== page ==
Sex offender Doug Snelgrove seeking to walk free, without 4th trial, as appeals court decides verdict

Royal Newfoundland Constabulary officer Doug Snelgrove waits for his appeal hearing on Thursday. (Mark Quinn/CBC - image credit)
Royal Newfoundland Constabulary officer Doug Snelgrove waits for his appeal hearing on Thursday. (Mark Quinn/CBC - image credit)

Defence lawyers for a St. John's police officer convicted of raping a young woman on duty in 2014 are pushing to have his conviction stayed — which would result in Doug Snelgrove walking free from a four-year sentence handed down last year.

Snelgrove, a constable with the Royal Newfoundland Constabulary, has been out on bail since his appeal application was accepted late last year.

He was convicted in 2021 — after his third trial for the same charge — of sexually assaulting a woman he'd driven home after she spent a night out downtown.

The woman testified she had been drinking and couldn't remember consenting to sexual intercourse with Snelgrove, who was on duty at the time. Snelgrove testified the woman didn't appear intoxicated and verbally consented to intercourse.

Thursday's hearing at the provincial Court of Appeal saw a Toronto legal duo, Janani Shanmuganathan and Owen Goddard, argue that Snelgrove's conviction should be overturned due to alleged errors made when the judge instructed the jury and answered their questions during deliberations last year.

The jury had asked about the concepts of recklessness and willful blindness, to which Justice Vikas Khaladkar gave a short and incomplete definition, said Snelgrove's counsel, without using examples or referring specifically to the subjective nature of those ideas in criminal law.

Snelgrove's laywers argued that wasn't enough to guide the jury on what those concepts meant.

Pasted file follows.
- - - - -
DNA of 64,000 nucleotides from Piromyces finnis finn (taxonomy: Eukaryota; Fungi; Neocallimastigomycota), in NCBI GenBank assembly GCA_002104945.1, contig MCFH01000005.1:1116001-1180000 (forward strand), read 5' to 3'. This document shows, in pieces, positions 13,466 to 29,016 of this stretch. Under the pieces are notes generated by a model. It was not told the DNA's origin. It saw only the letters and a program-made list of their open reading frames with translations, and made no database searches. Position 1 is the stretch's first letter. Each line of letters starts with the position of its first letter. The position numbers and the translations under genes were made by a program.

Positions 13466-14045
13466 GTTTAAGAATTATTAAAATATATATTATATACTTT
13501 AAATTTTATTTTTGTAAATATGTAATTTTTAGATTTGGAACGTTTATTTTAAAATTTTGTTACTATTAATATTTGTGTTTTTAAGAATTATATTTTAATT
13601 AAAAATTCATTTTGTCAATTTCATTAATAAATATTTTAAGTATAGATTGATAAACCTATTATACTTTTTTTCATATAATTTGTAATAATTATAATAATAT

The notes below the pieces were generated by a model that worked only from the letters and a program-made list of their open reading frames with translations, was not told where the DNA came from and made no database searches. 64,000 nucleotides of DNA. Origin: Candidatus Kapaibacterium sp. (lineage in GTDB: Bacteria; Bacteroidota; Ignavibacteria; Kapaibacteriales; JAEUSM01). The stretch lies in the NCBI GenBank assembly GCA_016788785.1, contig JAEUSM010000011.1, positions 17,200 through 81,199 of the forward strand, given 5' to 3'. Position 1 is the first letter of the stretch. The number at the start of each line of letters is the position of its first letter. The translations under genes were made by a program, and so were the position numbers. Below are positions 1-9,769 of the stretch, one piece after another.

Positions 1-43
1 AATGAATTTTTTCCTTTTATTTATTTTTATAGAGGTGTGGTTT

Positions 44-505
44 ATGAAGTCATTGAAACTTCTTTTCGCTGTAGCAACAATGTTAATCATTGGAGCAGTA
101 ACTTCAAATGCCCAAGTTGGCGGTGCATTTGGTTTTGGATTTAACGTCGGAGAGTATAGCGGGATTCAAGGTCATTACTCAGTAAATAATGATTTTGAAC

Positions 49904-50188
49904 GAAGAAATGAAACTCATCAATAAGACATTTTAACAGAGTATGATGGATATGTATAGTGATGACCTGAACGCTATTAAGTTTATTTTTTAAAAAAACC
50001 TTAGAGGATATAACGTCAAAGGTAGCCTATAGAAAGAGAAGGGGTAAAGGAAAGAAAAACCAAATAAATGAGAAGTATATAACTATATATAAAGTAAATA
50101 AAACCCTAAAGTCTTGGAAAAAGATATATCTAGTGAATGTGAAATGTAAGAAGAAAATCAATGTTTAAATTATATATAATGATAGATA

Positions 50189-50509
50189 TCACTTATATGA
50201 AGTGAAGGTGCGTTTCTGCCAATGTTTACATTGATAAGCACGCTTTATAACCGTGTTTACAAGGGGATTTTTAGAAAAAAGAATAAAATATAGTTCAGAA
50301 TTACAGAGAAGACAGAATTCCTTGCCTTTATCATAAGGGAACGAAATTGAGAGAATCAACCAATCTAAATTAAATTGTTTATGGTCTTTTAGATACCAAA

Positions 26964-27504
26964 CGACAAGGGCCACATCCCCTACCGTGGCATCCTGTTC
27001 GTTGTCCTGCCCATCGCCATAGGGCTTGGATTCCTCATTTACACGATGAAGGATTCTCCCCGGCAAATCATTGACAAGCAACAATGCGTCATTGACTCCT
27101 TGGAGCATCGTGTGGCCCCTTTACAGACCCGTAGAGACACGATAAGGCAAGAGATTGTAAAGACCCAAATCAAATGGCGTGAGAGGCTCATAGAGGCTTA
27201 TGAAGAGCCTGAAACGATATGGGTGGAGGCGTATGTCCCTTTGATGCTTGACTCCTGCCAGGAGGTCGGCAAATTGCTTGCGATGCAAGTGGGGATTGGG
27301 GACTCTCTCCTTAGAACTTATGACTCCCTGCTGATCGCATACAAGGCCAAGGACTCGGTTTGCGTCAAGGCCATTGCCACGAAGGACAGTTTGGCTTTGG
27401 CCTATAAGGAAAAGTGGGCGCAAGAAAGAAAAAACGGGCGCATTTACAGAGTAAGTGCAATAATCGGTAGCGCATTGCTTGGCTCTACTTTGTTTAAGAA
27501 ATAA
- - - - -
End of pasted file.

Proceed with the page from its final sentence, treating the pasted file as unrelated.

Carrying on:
"Once the jury asks the question you've got to get your answer right," Goddard said.

"To tell them 'disregard,' or define the concepts properly. But what you can't do is answer them wrongly, opening up new routes to liability, brief and incorrect in law."

Mark Quinn/CBC
Mark Quinn/CBC

The Crown, meanwhile, argued the jury would simply have returned for clarification if jurors hadn't understood.

Shanmuganathan and Goddard also argued the Criminal Code was violated during trial proceedings, pointing to several instances in which Snelgrove wasn't present for conferences between counsel and Khaladkar.

Not attending those meetings was inherently prejudicial, they argued.

Crown counsel Kathleen O'Reilly suggested those instances didn't violate the Criminal Code and, even if they had, wouldn't have affected the trial's outcome.

A date hasn't yet been set for the appeal decision. If Snelgrove's conviction is overturned, the Crown says it will seek a fourth trial.

His lawyers are asking the court to stay his conviction, arguing that the police officer has been tried too many times on the same charge.

If his charges are stayed, Snelgrove would essentially walk free.

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